Member Login



Auto-login for future visits

Join or Renew Today!

Membership Benefits:

Close Button

Project Regions:

Yellow-shouldered Amazon

 (Amazona barbadensis)
Click photo to visit gallery

© Sam Williams

Project Status: Active | 2002 - current


ECHO (Bonaire), RARE, University of Missouri-St. Louis, Disney Wildlife Conservation Fund (DWCF), STINAPA, Dutch Caribbean Nature Alliance, Birdland UK, Drayton Manor Zoo, Exmoor Zoo, Harewood Bird Garden

Nest poaching and habitat alteration affect wild populations

With an estimated wild population only in the low thousands, the Yellow-shouldered Amazon (Amazona barbadensis) is under threat in the wild.

WPT conservation actions: Beginning in 2002 WPT began supporting a series of conservation and research projects to help protect the Yellow-shouldered Amazon on Bonaire and in Venezuela.

Progress: In 2002 a ringing and amnesty initiative to protect Yellow-shouldered Amazons began on Bonaire with local nature and environment conservancy organisations. WPT provided bands for over 600 pet parrots. Soon after, the WPT partnered with Echo, a non-governmental organisation that supports the conservation of Yellow-shouldered Amazons and their habitat:

  • Conducting research and surveys on population and habitat use
  • Rescuing, rehabilitating and releasing parrots caught in the trade
  • Building capacity (training officers, constructing new enclosures to receive confiscated birds)
  • Protecting and restoring parrot habitat by planting native seedlings
  • Controlling feral domestic animals to protect habitat
  • Creating and distributing education campaigns
  • Protecting nest sites
  • Supporting captive breeding to boost the wild population
  • Introducing sustainable tourism and children's clubs (Rangers and after-school activities)
  • Developing new methods to mitigate conflict with farmers

Thousands of native trees have been planted, dozens of hectares have been restored and protected on Bonaire, and the new adoption campaign, "My Bonaire Tree," has begun. In addition, WPT has funded the rescue of a number of Amazons and other chicks confiscated and sent to Echo, where they were hand-raised in preparation for release back into the wild.

IUCN/CITES Status: Near Threatened / Appendix I

World population: 2,590 - 8,470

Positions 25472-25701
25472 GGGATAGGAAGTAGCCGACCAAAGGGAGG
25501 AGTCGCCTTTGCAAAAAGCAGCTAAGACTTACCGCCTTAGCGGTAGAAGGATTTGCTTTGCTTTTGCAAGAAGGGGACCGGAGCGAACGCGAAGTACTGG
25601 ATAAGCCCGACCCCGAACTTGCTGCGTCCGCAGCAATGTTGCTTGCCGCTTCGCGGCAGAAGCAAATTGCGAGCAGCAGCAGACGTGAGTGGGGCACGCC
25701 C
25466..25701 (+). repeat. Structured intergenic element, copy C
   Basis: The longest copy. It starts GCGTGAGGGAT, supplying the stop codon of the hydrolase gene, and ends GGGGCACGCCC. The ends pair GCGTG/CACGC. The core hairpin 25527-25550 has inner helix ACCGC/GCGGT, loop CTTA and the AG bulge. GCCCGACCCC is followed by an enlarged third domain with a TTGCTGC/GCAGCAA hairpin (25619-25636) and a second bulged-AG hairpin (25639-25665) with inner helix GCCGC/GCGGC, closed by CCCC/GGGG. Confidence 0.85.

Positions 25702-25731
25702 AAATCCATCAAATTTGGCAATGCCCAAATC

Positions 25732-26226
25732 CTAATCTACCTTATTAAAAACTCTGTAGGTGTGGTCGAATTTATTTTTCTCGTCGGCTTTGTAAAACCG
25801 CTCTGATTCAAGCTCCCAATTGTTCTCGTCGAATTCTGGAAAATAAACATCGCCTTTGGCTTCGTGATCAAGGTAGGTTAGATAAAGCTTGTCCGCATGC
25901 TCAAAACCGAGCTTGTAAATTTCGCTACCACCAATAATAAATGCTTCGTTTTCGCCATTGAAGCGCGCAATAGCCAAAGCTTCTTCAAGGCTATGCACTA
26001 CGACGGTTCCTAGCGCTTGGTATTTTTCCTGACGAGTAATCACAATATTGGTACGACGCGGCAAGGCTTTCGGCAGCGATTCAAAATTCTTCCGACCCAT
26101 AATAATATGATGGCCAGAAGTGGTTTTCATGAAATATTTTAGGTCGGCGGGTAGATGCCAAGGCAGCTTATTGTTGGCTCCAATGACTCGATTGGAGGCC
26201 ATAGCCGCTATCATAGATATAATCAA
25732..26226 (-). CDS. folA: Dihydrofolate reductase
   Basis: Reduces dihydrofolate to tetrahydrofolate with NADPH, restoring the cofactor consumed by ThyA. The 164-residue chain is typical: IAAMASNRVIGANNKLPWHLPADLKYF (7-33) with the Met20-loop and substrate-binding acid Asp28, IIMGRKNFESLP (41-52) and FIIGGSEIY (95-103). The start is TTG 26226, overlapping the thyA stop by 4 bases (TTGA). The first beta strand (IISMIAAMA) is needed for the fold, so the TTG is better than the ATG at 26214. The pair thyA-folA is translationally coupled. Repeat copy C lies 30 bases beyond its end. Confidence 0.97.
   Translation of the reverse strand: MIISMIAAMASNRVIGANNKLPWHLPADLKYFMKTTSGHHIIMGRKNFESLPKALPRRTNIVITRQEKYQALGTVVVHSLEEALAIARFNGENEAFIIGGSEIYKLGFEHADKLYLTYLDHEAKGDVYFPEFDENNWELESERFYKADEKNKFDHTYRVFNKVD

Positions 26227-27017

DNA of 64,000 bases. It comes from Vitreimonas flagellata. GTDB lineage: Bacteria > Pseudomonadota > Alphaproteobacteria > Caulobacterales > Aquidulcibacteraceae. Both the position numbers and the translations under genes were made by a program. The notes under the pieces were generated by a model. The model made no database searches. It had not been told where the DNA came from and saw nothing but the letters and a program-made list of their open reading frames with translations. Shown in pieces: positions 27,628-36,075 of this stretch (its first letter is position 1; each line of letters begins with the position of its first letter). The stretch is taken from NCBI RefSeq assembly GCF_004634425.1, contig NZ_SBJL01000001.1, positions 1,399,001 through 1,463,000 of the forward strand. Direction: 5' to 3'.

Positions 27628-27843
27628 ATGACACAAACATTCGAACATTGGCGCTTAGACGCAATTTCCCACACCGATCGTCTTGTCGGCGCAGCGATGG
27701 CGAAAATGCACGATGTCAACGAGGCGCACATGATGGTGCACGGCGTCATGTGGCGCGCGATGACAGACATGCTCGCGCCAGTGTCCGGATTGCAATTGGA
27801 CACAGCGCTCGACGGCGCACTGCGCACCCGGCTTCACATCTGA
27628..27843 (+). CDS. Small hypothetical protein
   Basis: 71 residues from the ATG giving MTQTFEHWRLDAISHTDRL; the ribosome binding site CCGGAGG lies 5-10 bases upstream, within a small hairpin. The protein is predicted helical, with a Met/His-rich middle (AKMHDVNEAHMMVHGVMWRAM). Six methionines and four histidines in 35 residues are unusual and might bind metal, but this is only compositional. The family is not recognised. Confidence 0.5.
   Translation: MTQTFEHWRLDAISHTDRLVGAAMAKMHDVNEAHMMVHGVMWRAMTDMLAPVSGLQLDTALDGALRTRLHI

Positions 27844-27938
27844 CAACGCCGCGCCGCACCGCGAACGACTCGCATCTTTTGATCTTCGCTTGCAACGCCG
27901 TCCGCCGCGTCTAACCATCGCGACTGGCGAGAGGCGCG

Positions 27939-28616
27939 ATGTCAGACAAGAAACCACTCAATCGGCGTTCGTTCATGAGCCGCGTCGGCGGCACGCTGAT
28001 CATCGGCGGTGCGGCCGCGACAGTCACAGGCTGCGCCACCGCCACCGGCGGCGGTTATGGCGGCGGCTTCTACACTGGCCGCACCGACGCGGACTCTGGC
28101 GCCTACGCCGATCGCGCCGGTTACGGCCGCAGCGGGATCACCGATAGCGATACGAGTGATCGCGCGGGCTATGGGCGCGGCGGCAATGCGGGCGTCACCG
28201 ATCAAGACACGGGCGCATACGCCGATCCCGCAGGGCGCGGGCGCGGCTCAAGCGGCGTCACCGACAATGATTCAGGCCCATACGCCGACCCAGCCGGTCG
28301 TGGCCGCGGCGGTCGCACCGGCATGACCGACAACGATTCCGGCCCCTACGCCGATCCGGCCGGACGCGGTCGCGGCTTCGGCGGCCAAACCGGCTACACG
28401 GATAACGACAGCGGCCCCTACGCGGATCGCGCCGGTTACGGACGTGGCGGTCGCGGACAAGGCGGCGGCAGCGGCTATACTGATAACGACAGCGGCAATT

Where found: Restricted to small coastal area in Venezuela and the islands of Blanquilla, Margarita and Bonaire. Introduced to Curaçao, Netherlands Antilles.

History: The Yellow-shouldered Amazon (Amazona barbadensis) has a fragmented range with seven genetically isolated populations in N coastal Venezuela (Falcón, Lara, Anzoátegui and Sucre) and the islands of Margarita, La Blanquilla, Curaçao and Bonaire (Rodríguez-Ferraro 2009). The mainland population is apparently low. There are reports of a wild population on Curaçao since 1988 (De Boer 2008, A. Rodríguez-Ferraro in litt. 2012). It is now extinct on Aruba. On the islands there were 1,600 on Margarita in 2008 [Briceño-Linares et al. 2011], 100 on La Blanquilla in 1996-1998 [Rodríguez-Ferraro and Sanz 2007], and 650-800 on Bonaire in 2012 [Department of Resources and Planning, Bonaire per R. Martin and S. Williams in litt. 2012]).  In 1992, 12 captive-reared birds were reintroduced to Margarita (Sanz and Grajal 1998), which was moderately successful.


  • Capture for the wild bird trade
  • Destruction of habitat for tourist and associated developments
  • In some areas is hunted for allegedly damaging crops
  • Degradation of natural vegetation for timber and charcoal (Bonaire)
  • Overgrazing of plants by goats and donkeys, reducing natural food species diversity
  • Destruction of nest sites from poaching
  • Predation by introduced mammals

Ecology: This parrot occurs in areas with cacti and thorny bush and trees; also reported around cultivated areas and around mangroves. Found up to 450m (1476 ft) on Margarita, possibly higher on the mainland.  Birds take fruits of several trees and bushes, seeds, nectar-rich blossoms, cactus tops, and cactus fruit. They will also sometimes take crops, such as avocado, mango and maize.

Programs & Projects

Projects by Status:

Projects by Type:

Sign Up to Stay Informed

Become A WPT Member